There's always people that do not quite fall in or meet the services that are out there, so what we do is a little additional service. We really intensify our outreach to veterans. If we see a veteran on the street, we engage them. We start to bring them into our drop-in center, and we allow them to come in and get acquainted with us at their own level, or their own ability to access the services, and then we just go from there.
I was living there at a fence by the Ogden River, the big chained fence from the community, and it just happened one evening about 9 o'clock when I was living close to that fence, a fellow walked up to the fence by coincidence and asked me what am I doing here. “Sleeping.” "Don't you have a place?" I said, "No." He said, "Were you in the military?" "Yes."
Conventional wisdom paints the homeless as unskilled, uneducated, and devoid of creative energy, but through its outreach efforts the Homeless Veterans Fellowship has found just the opposite. Nearly twenty years ago, Eugene Morris, an amateur artist, became homeless after being injured on the job. By living on the streets, he and four other homeless men turned an abandoned building in Salt Lake City into a makeshift art studio.
Ya we needed somewhere we could have peace of mind, and really put out on paper and canvas what we could really do.
They called themselves The Crippled Quill, and they operated as long as they could until the building was scheduled for demolition, but before that happened, their artwork caught the attention of the community, and a local news station.
In order to get somewhere in life, no matter what your disability is that you have to actually want to get somewhere other than just a place to hang out at, and I want to get somewhere.
Nearly 200,000 veterans are homeless every night. Causes include low incomes, poor mental and physical health, disabilities, trauma, weak social networks, and malingering effects of high stress situations from military life. Each homeless veteran has a different story, and a complex array of persistent problems.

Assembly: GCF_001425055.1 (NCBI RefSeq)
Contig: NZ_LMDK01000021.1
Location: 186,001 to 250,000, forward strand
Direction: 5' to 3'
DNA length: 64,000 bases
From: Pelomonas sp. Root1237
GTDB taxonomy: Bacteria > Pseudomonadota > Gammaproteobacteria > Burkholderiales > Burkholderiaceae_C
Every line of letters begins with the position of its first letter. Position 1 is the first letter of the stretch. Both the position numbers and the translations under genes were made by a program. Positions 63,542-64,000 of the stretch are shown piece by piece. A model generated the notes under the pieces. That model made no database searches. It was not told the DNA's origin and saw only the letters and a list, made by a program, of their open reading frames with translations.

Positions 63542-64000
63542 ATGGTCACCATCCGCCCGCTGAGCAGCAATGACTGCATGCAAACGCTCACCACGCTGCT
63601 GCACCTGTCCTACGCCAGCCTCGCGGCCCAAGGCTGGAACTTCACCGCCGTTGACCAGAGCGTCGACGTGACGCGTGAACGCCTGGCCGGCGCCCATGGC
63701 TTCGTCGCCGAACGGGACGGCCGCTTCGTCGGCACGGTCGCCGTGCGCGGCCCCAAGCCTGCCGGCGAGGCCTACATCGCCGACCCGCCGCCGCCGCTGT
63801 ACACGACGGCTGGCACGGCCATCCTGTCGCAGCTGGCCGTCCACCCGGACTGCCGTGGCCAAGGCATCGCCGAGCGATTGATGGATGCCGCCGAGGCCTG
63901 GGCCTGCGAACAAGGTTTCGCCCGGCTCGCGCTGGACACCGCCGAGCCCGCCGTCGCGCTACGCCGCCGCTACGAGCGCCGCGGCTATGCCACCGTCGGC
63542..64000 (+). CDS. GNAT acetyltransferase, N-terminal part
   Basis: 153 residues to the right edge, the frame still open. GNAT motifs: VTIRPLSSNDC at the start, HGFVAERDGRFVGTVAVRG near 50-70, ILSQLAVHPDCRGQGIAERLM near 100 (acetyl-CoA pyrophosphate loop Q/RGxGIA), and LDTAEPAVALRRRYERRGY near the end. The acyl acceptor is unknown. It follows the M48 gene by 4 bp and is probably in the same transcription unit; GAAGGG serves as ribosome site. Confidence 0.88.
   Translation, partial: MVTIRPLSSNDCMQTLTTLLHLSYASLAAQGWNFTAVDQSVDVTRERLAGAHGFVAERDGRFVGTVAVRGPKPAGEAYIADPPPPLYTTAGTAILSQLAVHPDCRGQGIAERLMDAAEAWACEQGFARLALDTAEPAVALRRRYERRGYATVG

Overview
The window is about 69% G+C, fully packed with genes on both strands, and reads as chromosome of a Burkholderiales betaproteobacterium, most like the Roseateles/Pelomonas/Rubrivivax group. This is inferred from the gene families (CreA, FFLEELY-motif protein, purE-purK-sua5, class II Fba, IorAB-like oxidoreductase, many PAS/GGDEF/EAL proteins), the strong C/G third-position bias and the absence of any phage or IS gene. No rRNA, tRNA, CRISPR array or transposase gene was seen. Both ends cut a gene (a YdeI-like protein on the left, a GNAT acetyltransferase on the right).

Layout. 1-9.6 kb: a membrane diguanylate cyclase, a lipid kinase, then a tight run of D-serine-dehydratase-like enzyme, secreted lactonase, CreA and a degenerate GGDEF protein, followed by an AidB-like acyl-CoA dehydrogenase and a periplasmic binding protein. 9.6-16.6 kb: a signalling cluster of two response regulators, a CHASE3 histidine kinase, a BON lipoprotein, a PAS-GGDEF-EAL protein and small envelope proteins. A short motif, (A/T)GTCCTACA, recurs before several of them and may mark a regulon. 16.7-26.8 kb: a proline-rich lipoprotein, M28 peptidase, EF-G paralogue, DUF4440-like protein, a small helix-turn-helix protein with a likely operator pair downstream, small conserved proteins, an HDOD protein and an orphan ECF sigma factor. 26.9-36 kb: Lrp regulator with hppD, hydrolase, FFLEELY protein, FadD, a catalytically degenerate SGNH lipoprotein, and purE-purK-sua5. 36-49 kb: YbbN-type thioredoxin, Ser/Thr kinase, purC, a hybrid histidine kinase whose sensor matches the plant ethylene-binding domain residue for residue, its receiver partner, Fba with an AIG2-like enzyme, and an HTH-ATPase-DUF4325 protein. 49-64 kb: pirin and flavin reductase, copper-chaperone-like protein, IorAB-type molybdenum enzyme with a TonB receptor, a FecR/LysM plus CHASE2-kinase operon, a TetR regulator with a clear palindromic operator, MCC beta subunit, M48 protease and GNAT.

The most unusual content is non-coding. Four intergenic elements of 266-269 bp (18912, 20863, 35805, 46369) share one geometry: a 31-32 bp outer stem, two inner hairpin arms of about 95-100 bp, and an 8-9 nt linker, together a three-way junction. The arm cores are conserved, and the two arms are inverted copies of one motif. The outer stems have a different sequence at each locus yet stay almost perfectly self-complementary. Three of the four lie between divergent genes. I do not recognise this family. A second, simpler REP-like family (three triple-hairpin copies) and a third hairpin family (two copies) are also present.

I've been homeless since 1974 on and off. This is kind of like my last stop, you know.
I mean some guys here, of course, have been homeless forever. You know I lived on a river for 20 years.
I've seen guys on the streets that, I don't know, they have no hope. They don't know what to do, so they just stay drunk, or high or, whatever. My whole life as revolved around drinking. Like if I had 40 dollars in my pocket, and it was zero or lower, and I had to make a decision for a motel room or cigarettes and beer, I'd take the cigarettes and beer and sleep out.
Going into a shelter does not mean you really have to change your behavior. If you're, for instance, if you're addicted to drugs or alcohol and just need a place to stay, you're not required to stop drinking. You can't drink while you're in there, but you can drink all day, go in and sleep, and come back out and drink all of the next day. So you're not changing the behavior. You're not really changing your life. What you're doing is getting yourself a place to sleep. Well what we want them to do is change their behavior and address the issues that got them homeless in the first place.
Sixty percent of the participants at the Homeless Veterans Fellowship have suffered from an addiction to drugs or alcohol.
I'm a recovering alcoholic and a recovering drug addict. I've had a professional life, and there's a term, "functional alcoholic," that is used to describe me.
I always had a bottle in my truck or in my desk or in my toolbox, so I never was shorthanded, and I didn't have a drinking problem.
I made a decision that I was going to quit drinking, just I'm going to quit drinking. Well I did quit drinking, but what I didn't consider was that the anatomical consequences of, you know, drinking a liter of whiskey a day for an extended period of time, that just a few days later, three or four days later, I was hallucinating like a maniac that the pine trees around my house were full of Indians with war-paint and AK47's and K-bar knives. They didn't have bow and arrows. These guys had M-60 machine guns, and I know it sounds bizarre, but the maintenance guy was walking by, and with all of the seriousness that I could muster I opened the sliding glass door and said, "Hey Ricky, when is somebody going to do something about these Indians?" and you know Ricky looked over at me and he said, "Right now," you know "I'm going to do something right now and you just go in, sit on the couch, I'll take care of this right now." Shortly thereafter I look out this sliding glass door and here comes four Salt Lake County sheriff deputies, and the deputy came to the door and said, "Hi Mike, how are you doing?" and I said, "Good, good. Where have you guys been?" And he said, "Have you been drinking?" And I said, "No, I quit drinking." And he goes, "Bla this and ya ya when did you quit drinking?" And I said, "Like four days ago," so they came in my place and the EMT guy took my blood pressure, and he pricked my figure and tested my blood, and then he went off somewhere with one of the sheriff's deputies and you know came back and said, "Which hospital would you like us to take you to?" Now that was two and a half years ago. I'm just now getting back to where I'm employed by the phone company here in Ogden, but it has been a struggle to get back into normal life.